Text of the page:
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Bosnia and Herzegovina

The economic benefits of LGBTI inclusion

Georgia Harley's picture
Civil Rights Defenders/Photo: Vesna Lalic
Civil Rights Defenders/Photo: Vesna Lalic
Discrimination against lesbian, gay, bisexual, transgender and intersex (LGBTI) people is an all too familiar story. Members of this community are frequent targets of violence and other human rights abuses, and often face prejudice and hardship at work, in their communities, and at home.

Action is needed to address these problems and ensure that everyone – regardless of race, gender, age, sexual orientation, or gender identity - has an equal chance to live a healthy and prosperous life
This is not only the right thing to do, it also makes economic sense: a growing body of evidence indicates that discrimination against LGBTI people has a negative economic impact on society.

Assessing disaster risk in Europe and Central Asia – what did we learn?

Alanna Simpson's picture
Heavy rains on June 13-14, 2015 caused a 1 million cubic-meter landslide to flow down the Vere River valley and damage the capital city of Tbilisi, Georgia. (Photo via Wikimedia Commons)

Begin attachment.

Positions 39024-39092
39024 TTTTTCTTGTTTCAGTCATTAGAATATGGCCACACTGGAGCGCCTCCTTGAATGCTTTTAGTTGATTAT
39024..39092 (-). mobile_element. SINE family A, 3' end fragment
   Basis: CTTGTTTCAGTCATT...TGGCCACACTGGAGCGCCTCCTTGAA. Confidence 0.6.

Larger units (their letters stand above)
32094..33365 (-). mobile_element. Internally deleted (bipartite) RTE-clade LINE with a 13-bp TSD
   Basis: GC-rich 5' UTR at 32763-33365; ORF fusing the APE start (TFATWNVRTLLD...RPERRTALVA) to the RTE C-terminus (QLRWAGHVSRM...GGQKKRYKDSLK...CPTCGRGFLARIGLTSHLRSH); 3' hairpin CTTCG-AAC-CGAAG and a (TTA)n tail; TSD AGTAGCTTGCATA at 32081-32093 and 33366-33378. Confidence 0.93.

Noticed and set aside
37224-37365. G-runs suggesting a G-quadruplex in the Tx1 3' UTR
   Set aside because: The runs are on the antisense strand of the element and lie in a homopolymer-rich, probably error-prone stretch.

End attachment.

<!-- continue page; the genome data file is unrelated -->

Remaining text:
Across the Europe and Central Asia region today, policymakers are confronted daily with a wide range of development challenges and decisions, but the potential impacts of adverse natural events and climate change – such as earthquakes or flooding – may not always be first and foremost in their thoughts.

Admittedly, the region does not face the same daunting disaster risks as some other parts of the world – especially in South Asia, East Asia and Latin America – but nevertheless, it is far from immune to the effects of natural hazards – as the past clearly reminds us.

Lessons from Five Years of Helping Governments Foster Incentives Transparency

Harald Jedlicka's picture

Global competition to attract foreign and domestic direct investment is so high that nearly all countries offer incentives (such as tax holidays, customs duty exemptions and subsidized loans) to lure in investors. In the European Union, the 28 member states spent 93.5 billion euros on non-crisis State Aid to businesses in 2014. In the United States, local governments provided and average of US$80.4 billion in incentives each year from 2007 to 2012.